The Palestinian Hamas movement announced Saturday it had chosen its former Gaza prime minister Ismail Haniyeh as the group's new political chief.
His modest home in the narrow alleys of Gaza City's Shati refugee camp next to the Mediterranean Sea is under constant guard.
According to Ma'an, the move does not include import and export taxes collected by Israel on behalf of the PA in Ramallah; the taxes on real estate rented for the PA, PLO and any other local or global body; and companies which are based in the Gaza Strip but also work in the West Bank.
Abdul Salam Haniya died when Haniya was a small child. Meshaal has been living in exile in Qatar and once resided in Syria.
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Haniya was a talented student and a soccer player, earning his school education at United Nations-run schools.
After declaring itself an entirely independent organization with no affiliation with any parent organization such as the Muslim Brotherhood, Hamas stated its intentions to mend ties with Cairo, as they both suffer from the presence of radical movements.More news: Iraq PM: No US combat troops to stay in Iraq after IS
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At this stage, the first fight broke out between students from Muslim Brotherhood backgrounds and the Fatah Party, established by the late Palestinian leader Yasser Arafat.
The Lebanese terror group Hezbollah purportedly blasted Hamas's recently issued policy document, which appears to accept a Palestinian state within the pre-1967 borders.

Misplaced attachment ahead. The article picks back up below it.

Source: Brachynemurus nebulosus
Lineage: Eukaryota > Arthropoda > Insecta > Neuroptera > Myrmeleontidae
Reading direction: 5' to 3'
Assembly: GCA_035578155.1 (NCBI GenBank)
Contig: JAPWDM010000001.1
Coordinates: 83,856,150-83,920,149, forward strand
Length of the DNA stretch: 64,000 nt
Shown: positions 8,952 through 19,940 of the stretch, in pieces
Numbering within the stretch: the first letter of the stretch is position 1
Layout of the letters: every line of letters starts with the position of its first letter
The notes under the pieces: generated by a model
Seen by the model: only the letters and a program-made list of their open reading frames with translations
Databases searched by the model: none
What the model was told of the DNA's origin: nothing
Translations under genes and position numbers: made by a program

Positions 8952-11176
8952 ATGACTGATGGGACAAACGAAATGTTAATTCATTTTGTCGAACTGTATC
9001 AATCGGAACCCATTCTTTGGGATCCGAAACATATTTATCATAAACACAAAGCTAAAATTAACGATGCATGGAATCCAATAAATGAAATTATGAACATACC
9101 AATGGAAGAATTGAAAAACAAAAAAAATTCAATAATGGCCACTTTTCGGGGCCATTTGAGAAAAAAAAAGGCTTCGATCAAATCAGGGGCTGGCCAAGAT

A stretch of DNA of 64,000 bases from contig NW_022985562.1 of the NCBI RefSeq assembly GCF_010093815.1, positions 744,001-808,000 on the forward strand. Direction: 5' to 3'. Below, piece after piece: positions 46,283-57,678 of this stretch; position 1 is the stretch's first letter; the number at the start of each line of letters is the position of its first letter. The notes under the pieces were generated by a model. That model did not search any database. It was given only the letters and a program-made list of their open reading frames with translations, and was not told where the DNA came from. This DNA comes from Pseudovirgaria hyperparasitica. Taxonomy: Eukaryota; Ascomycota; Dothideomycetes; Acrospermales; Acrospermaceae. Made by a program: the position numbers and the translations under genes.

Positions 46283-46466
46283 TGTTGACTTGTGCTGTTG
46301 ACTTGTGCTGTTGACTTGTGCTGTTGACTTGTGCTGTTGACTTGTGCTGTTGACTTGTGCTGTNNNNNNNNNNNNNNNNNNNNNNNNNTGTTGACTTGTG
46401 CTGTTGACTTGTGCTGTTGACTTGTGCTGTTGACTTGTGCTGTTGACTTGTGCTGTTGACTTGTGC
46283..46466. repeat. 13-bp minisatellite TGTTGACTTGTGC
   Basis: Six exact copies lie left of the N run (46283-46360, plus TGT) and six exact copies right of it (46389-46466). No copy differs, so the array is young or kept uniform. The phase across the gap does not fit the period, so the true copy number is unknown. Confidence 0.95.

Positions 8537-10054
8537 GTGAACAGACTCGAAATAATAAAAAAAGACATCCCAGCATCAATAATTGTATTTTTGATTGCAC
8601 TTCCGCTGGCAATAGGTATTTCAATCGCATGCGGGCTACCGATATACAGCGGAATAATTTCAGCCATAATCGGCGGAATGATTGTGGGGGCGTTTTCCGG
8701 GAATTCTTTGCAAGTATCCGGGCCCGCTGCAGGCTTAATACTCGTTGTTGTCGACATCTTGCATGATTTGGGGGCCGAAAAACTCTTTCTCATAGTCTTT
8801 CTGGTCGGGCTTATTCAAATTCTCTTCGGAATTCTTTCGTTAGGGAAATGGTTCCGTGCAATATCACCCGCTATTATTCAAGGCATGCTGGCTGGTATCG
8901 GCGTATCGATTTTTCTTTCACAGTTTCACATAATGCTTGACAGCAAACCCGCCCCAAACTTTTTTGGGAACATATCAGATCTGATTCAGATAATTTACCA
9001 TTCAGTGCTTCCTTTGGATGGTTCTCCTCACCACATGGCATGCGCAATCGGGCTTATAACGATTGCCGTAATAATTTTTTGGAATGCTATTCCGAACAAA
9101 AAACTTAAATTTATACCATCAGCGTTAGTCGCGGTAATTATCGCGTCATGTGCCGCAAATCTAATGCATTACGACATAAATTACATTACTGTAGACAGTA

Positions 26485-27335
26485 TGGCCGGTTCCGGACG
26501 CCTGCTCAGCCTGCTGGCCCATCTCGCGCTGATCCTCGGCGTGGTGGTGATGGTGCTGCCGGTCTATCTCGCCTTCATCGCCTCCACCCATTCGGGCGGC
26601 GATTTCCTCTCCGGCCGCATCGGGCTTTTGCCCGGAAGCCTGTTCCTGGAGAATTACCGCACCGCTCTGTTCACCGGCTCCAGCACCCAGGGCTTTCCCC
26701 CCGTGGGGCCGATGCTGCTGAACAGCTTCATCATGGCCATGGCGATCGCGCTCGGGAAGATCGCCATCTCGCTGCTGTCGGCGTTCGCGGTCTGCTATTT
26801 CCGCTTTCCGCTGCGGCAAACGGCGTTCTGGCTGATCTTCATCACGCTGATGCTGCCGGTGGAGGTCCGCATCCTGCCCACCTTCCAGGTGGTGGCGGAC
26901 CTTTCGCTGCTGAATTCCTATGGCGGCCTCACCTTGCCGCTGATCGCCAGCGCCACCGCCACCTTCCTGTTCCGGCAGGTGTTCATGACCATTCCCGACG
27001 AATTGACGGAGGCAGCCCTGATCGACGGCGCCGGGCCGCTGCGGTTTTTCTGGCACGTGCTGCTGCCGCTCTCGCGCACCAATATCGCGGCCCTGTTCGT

The intimation is that Hamas now accepts the State of Israel. Israeli officials had no immediate comment on the election. "The movement blesses this election which came in a consultative, democratic way that is homogenous with the lists and that shows the unity of the movement".
Haniya was appointed Prime Minister after the movement won the 2007 Palestinian elections beating rival Fatah.
Mkhaimar Abusada, a professor of political science at Gaza's al-Azhar University, said Haniyeh was a natural successor to Mashaal and represented "a continuation for the moderate line in Hamas".
He will replace Khaled Meshaal, who has been Hamas leader since 1996.
Founded in the 1980s in the wake of the Islamic revolution in Iran, a close ally, Islamic Jihad is the second force in the Gaza Strip and focused entirely on the armed struggle.